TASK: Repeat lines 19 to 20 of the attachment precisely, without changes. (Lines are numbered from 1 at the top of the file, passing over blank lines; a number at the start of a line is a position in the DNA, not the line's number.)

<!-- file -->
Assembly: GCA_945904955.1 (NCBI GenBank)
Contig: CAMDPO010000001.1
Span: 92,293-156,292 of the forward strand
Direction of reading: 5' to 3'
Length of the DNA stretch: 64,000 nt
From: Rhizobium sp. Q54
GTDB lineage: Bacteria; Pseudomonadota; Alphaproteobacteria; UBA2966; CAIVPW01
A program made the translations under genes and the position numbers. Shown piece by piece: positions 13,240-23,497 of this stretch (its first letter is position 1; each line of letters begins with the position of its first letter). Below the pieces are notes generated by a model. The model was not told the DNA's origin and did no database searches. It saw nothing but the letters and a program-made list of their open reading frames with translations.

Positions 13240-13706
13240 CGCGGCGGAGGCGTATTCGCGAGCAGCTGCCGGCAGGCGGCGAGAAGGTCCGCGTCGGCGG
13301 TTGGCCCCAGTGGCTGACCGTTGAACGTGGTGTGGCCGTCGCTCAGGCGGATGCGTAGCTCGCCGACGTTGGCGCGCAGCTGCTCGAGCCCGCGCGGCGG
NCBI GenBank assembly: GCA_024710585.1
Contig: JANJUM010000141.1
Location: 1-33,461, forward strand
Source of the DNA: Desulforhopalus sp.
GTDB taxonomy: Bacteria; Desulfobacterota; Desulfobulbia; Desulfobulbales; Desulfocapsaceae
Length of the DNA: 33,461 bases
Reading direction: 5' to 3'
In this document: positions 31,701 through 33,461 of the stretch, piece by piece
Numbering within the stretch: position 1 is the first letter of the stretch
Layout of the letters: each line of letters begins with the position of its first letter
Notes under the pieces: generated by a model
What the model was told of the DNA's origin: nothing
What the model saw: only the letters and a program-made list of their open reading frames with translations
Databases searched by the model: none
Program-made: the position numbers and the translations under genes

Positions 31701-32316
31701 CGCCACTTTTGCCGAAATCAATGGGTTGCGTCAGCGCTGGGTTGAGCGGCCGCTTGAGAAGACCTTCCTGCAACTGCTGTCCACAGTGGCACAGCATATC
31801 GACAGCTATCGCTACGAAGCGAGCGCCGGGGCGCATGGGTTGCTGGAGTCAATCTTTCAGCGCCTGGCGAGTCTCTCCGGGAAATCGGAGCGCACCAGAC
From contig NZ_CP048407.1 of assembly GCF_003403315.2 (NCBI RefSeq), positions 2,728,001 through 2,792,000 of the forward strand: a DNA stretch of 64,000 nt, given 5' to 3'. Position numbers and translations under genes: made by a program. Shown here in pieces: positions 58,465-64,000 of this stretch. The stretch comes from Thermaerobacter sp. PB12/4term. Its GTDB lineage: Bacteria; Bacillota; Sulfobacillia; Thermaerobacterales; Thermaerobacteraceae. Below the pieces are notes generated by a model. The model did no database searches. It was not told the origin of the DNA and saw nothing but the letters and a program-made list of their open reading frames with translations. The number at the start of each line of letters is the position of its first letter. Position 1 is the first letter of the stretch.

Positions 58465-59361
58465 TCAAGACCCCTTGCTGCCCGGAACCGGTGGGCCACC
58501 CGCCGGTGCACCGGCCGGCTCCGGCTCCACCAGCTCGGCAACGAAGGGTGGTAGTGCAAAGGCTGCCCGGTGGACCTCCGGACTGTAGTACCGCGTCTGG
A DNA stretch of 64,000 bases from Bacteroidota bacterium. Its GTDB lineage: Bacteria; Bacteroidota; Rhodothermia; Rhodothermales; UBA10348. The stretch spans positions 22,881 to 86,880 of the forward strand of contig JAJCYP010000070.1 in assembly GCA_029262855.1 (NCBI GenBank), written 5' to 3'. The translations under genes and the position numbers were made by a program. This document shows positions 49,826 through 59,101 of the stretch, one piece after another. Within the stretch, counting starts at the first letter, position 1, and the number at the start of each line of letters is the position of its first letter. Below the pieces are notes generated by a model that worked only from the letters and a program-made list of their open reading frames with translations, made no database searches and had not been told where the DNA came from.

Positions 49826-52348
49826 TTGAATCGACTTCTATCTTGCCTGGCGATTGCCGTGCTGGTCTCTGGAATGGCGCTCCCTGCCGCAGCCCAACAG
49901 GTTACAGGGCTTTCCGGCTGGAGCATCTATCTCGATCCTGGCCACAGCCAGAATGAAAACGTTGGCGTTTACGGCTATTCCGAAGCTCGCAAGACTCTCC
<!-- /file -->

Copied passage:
In this document: positions 31,701 through 33,461 of the stretch, piece by piece
Numbering within the stretch: position 1 is the first letter of the stretch